Visit Galleria Nazionale d’Arte Moderna e Contemporanea by Villa Borghese
The Galleria Nazionale d’Arte Moderna e Contemporanea – National Gallery of Modern and Contemporary Art – is your place to explore the evolution of the concept of “modernity” throughout the past 150 years. The museum comprises paintings, sculptures, drawings, photographs and prints for a total of almost 20.000 artworks by the greatest artists from the 19th to the 21st century, dialoguing with each other and transcending the idea of linearity of time.
Let’s begin with a little bit of history. The collection was founded in 1883 by royal decree at a time when the peninsula had just been unified under the name of Kingdom of Italy. The very idea according to which the collection was founded was that of giving a space for forms of art that detached from the rigor of academia to be represented and to thrive.
Originally the works were displayed in the Palazzo delle Esposizioni in Via Nazionale, which eventually became too small to host such a rich collection in continuous expansion. The current venue of the museum, located near Villa Giulia, the museum of Etruscan art and right next to Villa Borghese, was designed by Cesare Bazzani in 1911 for the Universal Exposition held in Rome in the same year for the 50th year of the unification of Italy. The collection moved here three years later. Since then, the original nucleus of the palace, designed in a Neoclassical style, has been expanded and modified multiple times to accommodate the thousands of art works acquired by the museum throughout the years.
The collection includes a diverse range of artistic movements such as Neoclassicism, Impressionism, Futurism, Symbolism, Surrealism among others, represented by timeless figures such as Van Gogh, Cézanne, Monet, Braque, Modigliani, Duchamp, Mondrian, Giacometti, and many more. The museum has always kept its collection up to date with works representing the latest trends in the art world, with the intention of being at the same time promoter and witness of the evolution of art.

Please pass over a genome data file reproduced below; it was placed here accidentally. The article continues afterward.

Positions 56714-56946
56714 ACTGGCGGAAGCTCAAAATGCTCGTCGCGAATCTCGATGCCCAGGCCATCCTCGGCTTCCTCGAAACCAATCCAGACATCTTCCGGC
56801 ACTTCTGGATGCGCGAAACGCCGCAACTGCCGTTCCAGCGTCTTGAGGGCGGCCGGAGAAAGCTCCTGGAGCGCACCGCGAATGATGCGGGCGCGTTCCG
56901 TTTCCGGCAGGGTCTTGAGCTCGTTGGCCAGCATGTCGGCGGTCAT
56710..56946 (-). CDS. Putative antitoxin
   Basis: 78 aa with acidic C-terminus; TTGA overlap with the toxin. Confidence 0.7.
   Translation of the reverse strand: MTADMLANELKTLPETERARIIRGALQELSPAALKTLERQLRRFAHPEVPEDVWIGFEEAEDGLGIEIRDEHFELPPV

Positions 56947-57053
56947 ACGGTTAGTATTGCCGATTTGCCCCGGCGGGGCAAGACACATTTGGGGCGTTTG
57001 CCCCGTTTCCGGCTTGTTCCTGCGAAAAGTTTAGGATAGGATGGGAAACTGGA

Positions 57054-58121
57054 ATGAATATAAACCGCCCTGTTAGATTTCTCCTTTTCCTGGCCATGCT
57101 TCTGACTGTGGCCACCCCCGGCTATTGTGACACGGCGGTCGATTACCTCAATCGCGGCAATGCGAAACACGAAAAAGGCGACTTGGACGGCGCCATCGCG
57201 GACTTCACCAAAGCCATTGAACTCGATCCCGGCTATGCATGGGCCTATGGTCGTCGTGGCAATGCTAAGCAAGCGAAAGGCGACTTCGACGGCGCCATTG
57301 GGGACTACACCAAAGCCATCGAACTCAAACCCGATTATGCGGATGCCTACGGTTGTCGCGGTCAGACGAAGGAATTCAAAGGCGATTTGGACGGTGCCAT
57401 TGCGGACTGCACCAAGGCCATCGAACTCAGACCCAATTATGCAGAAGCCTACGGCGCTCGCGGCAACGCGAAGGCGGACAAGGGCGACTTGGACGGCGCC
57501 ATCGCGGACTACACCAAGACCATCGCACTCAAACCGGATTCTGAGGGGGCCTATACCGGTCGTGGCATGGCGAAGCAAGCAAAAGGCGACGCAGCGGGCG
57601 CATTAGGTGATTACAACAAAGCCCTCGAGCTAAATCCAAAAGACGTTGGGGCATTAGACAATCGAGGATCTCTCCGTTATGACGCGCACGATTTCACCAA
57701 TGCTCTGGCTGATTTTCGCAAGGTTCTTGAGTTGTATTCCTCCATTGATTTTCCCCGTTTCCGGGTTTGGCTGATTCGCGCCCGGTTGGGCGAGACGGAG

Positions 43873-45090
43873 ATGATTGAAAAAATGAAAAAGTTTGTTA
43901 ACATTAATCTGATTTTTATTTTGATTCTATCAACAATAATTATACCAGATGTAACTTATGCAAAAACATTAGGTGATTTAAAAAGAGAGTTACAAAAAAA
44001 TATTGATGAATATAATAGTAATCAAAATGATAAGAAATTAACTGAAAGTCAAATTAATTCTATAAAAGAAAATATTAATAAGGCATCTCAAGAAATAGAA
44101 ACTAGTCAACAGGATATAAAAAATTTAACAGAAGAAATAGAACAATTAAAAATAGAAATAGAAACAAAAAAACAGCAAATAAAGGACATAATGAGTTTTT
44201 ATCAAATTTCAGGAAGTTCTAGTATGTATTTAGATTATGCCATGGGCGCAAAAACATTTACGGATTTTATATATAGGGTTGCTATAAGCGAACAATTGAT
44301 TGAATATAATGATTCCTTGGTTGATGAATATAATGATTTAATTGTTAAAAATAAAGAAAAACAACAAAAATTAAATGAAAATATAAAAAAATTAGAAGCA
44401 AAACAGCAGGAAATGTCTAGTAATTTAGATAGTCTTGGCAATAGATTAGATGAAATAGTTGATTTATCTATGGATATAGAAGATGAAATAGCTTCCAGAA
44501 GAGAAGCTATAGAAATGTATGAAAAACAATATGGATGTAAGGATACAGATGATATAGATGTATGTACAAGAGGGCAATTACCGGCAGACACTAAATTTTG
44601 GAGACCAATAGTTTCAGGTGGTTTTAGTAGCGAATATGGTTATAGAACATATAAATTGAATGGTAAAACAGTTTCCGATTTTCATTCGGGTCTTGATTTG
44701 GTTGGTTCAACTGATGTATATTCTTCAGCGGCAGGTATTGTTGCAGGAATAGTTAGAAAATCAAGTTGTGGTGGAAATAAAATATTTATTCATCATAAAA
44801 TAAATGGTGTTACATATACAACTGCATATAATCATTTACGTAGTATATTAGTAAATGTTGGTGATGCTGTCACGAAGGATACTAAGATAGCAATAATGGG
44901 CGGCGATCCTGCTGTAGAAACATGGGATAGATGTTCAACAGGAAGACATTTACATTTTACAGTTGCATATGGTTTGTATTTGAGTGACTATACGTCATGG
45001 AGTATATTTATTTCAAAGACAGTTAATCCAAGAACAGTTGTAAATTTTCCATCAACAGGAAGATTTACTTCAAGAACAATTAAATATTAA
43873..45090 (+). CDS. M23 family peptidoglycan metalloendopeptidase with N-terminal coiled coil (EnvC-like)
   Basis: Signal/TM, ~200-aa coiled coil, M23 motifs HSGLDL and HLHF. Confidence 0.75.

This attitude has proven often controversial throughout the years when new forms of art were controversial themselves. In 1959 the purchase of one of Alberto Burri’s works from the series “Sacchi” – “Bags” – was even debated by the Parliament that believed it was a waste of public money for a non-traditional non-accepted form of art. Burri went on to win several prizes for his contribution to the art world.
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Since 2016 the museum has benefited from autonomous management. The new director Cristiana Collu gave new life to the collection, now enriched with pieces up until the 21st century, and rearranged according to the concept well expressed by the Shakespearian quote “Time is out of joint.” The idea behind this arrangement is that time “has to be reset through new and unexpected relationships within the symbolic space of the museum, as a flow of memories bringing together works of different periods.” In each room there are works belonging to different time periods, realized in different media, according to different styles and belonging to different art movements. And yet there is always communication among them through assonance, contrast, reference or cross-reference. It’s up to you to find and appreciate the common thread in these rooms that allows to connect present and past.
The museum does a great job at involving any kind of public, spacing its activities from educational programs for schools to workshops for seniors, always paying attention to any visitors’ needs. The objective is to give the public the grammar to understand and enjoy the syntax of the works preserved and exposed in the museum.
The Galleria is closed on weekends. Learn more about the latest activities, events and temporary exhibitions at the Galleria Nazionale on its official website.